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Little Man Tate, About What You Know

by Liam Ronan 

Sometimes the best things in life are the most simplest, and it is no different with Little Man Tate’s debut album. It is not over-produced, but equally, it is not ear piercingly raw. This perfectly sums up the objectives of the album: it’s written by normal people who have led an ordinary life in some same-old suburb of an English city. It’s quite simply, about what you know.


Akin to Definitely Maybe’s opener, Rock’n’Roll Star, LMT’s debut welcomes the listener into their world with a creed; a statement of beliefs. Man I Hate Your Band lists all the things they do not want to do, or be: “don’t tell me about your lyrics coz your songs are all the same,” it tells a story about how the band could have been if they surrendered their beliefs and integrity, a bit like what Ricky Gervais has done with Extras. And believe me, if its wit you’re looking for, this album has it in abundance.


European Lover is one of the album’s new songs, with a very catchy chorus. It is a quick and simple quirky pop song, reminiscing about a girl who has gone on a gap year, followed by current single Sexy In Latin and This Must Be Love. This is the first of two triplets of tracks on the album which are dedicated to the delights of the female of the species; a subject that seems to be very close to song writers’ Jon Windle and Maz’ hearts. But don’t worry, they are not whiney and pathetic sonnets, not with lyrics like, “we’ve even done it on the stairs (Sexy In Latin),” and, “You let me touch you’re chest, coz I saved you two’s on my last cigarette (This Must Be Love)” anyway.


Like all good albums, About What You Know seems to be a natural compilation: each song flows well into the next. House Party At Boothy’s is a brilliant composition, and will instantly bring forth mental images of past house parties, whether last week, or twenty years ago. The “naaaa-na-na-naaaaa” part is also a good excuse for an arms-around-your-mates singalong if it’s played at a club, or indeed a house party. Who Invented These Lists? is a cynical commentary on the current pigeon-holing of groups by the music press, and indeed the conforming nature of some bands who “follow the formula.” Court Report on the other hand is nothing but a story LMT lifted from that very respectable tabloid, The Daily Sport, on their way to a gig. The article was unsurprisingly about, “a cross dresser…from Leeds.” Genius.


About What You Know ends with the second triplet of tunes about ladies. Now the 3 Day Rule is something everybody understands. No matter how much you want to ring the lass or lad you met last night, you can’t seem too desperate: hence, the three day rule. Also, the lyric, “She drinks Southern Comfort in a northern style,” is a gem. The final two songs are LMT classics. This Girl Isn’t My Girlfriend and Down On Marie, have been fan favourites since they began playing gigs in the second half of 2005.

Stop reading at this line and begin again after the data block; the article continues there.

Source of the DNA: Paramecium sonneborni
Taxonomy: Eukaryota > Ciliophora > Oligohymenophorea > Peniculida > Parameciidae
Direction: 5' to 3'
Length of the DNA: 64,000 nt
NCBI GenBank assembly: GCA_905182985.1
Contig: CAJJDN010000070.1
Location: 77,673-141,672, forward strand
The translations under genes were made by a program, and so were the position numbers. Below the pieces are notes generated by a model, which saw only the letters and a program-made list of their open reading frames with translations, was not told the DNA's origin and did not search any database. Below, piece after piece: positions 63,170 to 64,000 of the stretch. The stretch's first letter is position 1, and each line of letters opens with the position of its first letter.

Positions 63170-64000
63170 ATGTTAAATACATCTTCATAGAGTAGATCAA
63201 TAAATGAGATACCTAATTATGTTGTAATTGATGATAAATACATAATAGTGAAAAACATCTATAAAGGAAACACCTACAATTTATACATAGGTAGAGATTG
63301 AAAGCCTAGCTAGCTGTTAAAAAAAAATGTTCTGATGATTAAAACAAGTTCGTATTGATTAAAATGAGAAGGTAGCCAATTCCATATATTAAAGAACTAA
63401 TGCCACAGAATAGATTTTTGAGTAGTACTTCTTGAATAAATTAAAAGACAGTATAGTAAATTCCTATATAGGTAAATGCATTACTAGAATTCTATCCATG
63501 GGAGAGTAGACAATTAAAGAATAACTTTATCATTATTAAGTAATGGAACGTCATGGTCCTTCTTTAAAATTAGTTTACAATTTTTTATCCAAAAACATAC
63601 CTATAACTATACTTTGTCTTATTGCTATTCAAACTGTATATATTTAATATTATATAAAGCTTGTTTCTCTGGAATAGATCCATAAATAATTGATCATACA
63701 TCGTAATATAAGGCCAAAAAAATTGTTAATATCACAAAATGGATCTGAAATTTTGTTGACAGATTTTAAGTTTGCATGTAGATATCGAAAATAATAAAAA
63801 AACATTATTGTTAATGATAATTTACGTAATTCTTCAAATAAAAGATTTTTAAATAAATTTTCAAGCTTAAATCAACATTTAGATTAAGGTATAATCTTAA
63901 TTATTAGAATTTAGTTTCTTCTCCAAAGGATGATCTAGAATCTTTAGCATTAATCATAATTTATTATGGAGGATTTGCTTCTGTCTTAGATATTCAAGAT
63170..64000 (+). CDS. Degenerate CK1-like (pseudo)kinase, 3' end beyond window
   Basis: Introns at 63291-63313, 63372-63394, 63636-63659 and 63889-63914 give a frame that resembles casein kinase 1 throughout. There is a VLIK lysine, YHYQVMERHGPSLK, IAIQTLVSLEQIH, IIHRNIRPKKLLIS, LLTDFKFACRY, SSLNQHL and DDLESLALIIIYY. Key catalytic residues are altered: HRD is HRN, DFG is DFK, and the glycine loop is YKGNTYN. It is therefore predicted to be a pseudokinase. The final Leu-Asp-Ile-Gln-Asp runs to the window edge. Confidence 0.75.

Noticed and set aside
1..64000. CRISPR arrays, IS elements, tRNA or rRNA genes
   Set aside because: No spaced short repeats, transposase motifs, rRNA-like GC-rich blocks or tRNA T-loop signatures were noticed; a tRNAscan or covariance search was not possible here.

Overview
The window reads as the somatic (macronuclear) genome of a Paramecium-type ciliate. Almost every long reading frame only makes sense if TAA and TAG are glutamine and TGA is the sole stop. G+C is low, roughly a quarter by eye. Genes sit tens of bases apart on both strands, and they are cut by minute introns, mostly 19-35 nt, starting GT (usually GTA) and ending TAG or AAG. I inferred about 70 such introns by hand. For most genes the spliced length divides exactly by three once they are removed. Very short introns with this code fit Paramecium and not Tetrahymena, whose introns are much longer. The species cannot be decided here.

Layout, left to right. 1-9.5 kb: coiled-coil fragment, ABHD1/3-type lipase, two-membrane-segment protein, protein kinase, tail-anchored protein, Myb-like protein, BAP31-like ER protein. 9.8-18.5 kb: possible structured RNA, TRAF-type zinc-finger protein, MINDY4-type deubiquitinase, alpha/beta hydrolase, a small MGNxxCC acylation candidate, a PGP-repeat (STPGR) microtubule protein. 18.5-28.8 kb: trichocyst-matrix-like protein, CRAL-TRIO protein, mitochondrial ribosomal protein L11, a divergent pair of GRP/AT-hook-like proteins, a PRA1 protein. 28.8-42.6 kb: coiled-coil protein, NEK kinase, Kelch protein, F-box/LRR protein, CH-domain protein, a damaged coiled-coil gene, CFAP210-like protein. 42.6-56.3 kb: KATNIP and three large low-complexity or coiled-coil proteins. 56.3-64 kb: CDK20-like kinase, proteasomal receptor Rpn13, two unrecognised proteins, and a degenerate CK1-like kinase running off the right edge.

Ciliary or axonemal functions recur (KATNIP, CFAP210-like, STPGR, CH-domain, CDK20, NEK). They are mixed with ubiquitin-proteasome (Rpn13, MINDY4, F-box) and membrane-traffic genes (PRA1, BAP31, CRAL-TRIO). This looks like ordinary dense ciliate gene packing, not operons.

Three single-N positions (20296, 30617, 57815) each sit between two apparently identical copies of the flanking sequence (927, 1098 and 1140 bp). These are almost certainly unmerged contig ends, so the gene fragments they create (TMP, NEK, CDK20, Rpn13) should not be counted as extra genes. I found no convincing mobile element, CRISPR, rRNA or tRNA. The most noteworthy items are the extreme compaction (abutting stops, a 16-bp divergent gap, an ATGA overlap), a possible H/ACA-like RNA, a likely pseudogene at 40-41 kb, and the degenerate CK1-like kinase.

Little Man Tate’s debut will not unleash an epiphany upon you, but it will sure be hard to take out of your CD player once it’s in. About What You Know is a compendium of catchy indie-pop, and Jon and Maz’ witty lyrics raise a smile more than once. The best thing of all though is that you can make sense of it all, as if it’s been written by your mates. There’s no fake tales, emotional distress or pretentious ideals; it’s just, as the band would say, ‘reyt good.’  



Ceephax - Volume One (Rephlex) - release date 12-3-07

by Phil Thornton

Once upon a time Richard D. James’s Rephlex imprint operated at the outer reaches of the known electronic universe. The label’s output was often infuriatingly discordant and inconsistent yet always innovative and utterly uncompromising. These virtues were to be applauded in the early 90s when so-called ‘dance’ music had become Top Of The Pops friendly and just a tad too safe and complacent for its own good. British techno mavericks such as Aphex, Squarepusher, Autechre, Luke Vibert, Mike Paradinas et al were true pioneers, pushing musical and aesthetic boundaries as far as they’d stretch. Was it music or was it noise and did it matter anyway’

Andy ‘Ceephax’ Jenkinson shares more than a surname with Tom ‘Squarepusher’ Jenkinson, he shares the same mutant free-jazz genetic-electric code. Volume One has titles like Jam Jarre, Plenger, Here We Gowowowo and Summer Frosby and it makes a sound like this’.skididdleyarpbunffffdrangsquuuuuukkkkkkk’.and somewhere along the line it makes me think of someone doing a drill n’ bass piss-take of what people think a typical Aphex/Squarepusher record sounds like, complete with daft titles and ludicrously frantic, funkless push button freak outs.